Patience, I whispered to myself, exhaling deeply as I assessed the situation. One of the boys was covered in icing sugar and chocolate sauce from the airport-quality breakfast croissant, while the other was sitting quietly with a vomit bag grasped tightly in his little hands. One of the girls was running around taking photos of groggy, unimpressed strangers while the other had nearly exhausted my supply of tissues mourning her lost luggage. It was at that moment I had the most serious doubts about my decision to take four eleven-year-old children on a month-long international summer camp to Ecuador.
In Summer 2011, I took on a lot of responsibility. So you can imagine how grateful I felt when some of the Ecuadorian camp staff invited me to their home for a warm shower and a meal that didn’t involve a “settle down” game prior to service. It was during this home meal that I experienced a proper bowl of Locro de Papa for the first time, or to most Ecuadorians, simply “locro”. It’s incredibly simple, and highlights some of Ecuador’s best ingredients: yellow potatoes, avocado, and fresh cheese. But the smoothness, flavour, and toppings vary subtlely from household to household, and my dear Ecuadorian friends are quick to point out why their mother or cook’s recipe is better than the other’s.
“Oh, and by the way, you’re never gonna get it perfect in Canada,” laughed my friend Pedro when he finally came to visit, “because Canada just doesn’t have the right potatoes.” However, he did hand me an Ecuadorian chicken bouillon cube and with a sly smile, wished me the best of luck.
I have spent years thinking about making this recipe again, and through a combined effort of my Ecuadorian friends and their mothers, I bring you this recipe.
Despite the initial troubles we had, that summer in Ecuador holds some of my fondest memories. Short of being able to see my friends and campers again, making locro helps bring some of them back. It is truly remarkable how something so foreign can be so comforting. Patience is a very important skill in this soup-making process. But if I’ve learned anything from this trip, patience has its rewards.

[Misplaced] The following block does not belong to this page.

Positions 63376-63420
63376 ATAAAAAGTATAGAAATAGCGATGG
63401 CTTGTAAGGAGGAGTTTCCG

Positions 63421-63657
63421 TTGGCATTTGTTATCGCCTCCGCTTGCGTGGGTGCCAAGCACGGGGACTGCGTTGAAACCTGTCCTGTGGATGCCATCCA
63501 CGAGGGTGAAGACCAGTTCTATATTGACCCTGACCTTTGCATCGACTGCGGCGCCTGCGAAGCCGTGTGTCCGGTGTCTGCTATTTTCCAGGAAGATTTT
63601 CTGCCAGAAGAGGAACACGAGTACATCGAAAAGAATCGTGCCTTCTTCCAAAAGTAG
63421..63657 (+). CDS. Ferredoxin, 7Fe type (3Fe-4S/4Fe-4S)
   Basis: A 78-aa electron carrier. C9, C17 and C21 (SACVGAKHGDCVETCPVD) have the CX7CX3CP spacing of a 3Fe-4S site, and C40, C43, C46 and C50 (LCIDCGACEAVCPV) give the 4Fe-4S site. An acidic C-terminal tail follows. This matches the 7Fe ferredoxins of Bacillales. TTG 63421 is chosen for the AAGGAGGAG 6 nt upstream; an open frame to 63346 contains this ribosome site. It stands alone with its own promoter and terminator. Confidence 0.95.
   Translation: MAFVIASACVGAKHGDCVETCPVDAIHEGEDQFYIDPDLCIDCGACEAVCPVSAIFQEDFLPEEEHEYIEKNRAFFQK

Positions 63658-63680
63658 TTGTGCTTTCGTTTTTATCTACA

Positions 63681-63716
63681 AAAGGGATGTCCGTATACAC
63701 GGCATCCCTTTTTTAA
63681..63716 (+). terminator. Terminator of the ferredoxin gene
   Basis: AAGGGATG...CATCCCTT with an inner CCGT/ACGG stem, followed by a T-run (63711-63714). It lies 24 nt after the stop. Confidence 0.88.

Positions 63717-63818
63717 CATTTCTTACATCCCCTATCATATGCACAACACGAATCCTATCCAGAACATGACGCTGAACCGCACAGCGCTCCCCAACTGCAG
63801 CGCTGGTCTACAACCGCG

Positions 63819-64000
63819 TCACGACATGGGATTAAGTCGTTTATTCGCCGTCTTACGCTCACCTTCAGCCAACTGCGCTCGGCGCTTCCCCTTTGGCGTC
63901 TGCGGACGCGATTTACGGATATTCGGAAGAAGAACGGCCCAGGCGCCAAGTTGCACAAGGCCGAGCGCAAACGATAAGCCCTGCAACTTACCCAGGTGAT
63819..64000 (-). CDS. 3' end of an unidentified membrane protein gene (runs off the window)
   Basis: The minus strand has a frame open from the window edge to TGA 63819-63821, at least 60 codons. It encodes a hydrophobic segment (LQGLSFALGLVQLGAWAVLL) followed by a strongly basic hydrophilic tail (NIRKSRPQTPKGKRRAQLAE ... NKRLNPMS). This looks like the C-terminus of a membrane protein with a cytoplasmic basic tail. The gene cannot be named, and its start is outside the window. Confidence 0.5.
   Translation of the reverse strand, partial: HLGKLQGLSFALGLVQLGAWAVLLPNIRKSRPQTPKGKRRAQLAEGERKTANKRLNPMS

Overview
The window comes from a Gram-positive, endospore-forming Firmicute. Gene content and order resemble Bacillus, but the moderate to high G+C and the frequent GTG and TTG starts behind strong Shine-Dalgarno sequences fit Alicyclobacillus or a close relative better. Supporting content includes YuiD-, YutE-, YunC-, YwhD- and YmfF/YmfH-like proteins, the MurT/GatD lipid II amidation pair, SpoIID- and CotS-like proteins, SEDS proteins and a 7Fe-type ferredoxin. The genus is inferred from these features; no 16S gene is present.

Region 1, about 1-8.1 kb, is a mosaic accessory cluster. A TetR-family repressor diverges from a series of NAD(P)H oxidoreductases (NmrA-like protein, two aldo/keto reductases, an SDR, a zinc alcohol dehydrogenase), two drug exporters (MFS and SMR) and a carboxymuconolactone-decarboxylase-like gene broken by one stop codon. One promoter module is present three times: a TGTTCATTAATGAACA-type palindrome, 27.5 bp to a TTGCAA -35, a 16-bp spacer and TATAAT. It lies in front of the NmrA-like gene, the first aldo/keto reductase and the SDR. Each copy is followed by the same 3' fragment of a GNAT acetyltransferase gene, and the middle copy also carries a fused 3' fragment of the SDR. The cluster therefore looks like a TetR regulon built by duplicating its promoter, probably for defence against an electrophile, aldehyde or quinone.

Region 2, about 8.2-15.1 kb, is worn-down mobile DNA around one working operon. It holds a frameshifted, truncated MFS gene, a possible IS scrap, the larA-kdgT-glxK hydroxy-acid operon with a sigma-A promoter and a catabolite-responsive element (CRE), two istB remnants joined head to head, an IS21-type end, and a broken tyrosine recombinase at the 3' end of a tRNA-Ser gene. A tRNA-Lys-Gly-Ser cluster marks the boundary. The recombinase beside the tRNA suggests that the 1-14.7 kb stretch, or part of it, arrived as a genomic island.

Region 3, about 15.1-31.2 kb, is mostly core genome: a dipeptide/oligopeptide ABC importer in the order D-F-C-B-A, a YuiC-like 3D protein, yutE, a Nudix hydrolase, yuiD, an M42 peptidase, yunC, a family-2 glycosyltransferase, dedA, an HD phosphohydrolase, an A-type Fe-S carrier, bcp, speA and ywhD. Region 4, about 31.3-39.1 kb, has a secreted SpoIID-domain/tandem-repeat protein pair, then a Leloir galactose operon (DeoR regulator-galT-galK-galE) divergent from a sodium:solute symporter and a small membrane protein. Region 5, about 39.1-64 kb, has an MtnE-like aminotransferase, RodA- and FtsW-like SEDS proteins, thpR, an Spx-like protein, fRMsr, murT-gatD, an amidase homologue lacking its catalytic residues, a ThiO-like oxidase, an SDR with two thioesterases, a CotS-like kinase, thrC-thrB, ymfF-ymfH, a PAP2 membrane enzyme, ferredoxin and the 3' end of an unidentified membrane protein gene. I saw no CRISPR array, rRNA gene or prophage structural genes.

- 10 small yellow potatoes, peeled and diced roughly into 1-2 inch cubes (the Andean pata chola is the most ideal)
- 2 tablespoons vegetable oil
- 1 medium white onion, finely diced
- 2 garlic cloves, minced
- 5 cups of water
- 1 large bunch of cilantro
- 2 stalks of green onion
- 1 chicken bouillon cube (or use broth instead and reduce water)
- Salt and pepper to taste
- Requesón (can easily substitute ricotta or cottage cheese)
- Milk (optional)
- 1 ripe avocado, sliced
- Fresh cheese, cut into cubes or broken into small pieces (I prefer to use queso fresco, but mozzarella is very popular as well)
- Aji (or similar) hot sauce to taste (optional)
- In a large pot, heat the oil over medium heat and add the onion and garlic. Stir frequently until the onion is soft and translucent, or about 5 minutes.
- Add the potatoes and continue stirring for another 5 minutes.
- Add the water and a pinch of salt and bring to a boil.
- Once the water turns slightly opaque from the potatoes, reduce to medium heat and add the stalks of green onion, the cilantro, and the chicken bouillon cube. Cover and continue cooking, making sure to remove the green onion and cilantro after 15 minutes.
- Stir every 5 minutes or so to make sure the potatoes do not stick to the bottom of the pot. Using the back of a large spoon, mash the potatoes lightly, ensuring not to overdo it—the little chunks add character and texture to the soup.
- When the potatoes have more or less disintegrated, reduce to a simmer. If you find that the soup is too thick, add a little milk and keep cooking for another 5 minutes.
- Turn off the heat and incorporate the requesón or equivalent cheese by folding it gently into the soup. Add a little salt and pepper to taste if necessary.
- Serve the soup warm with your garnishes of choice.
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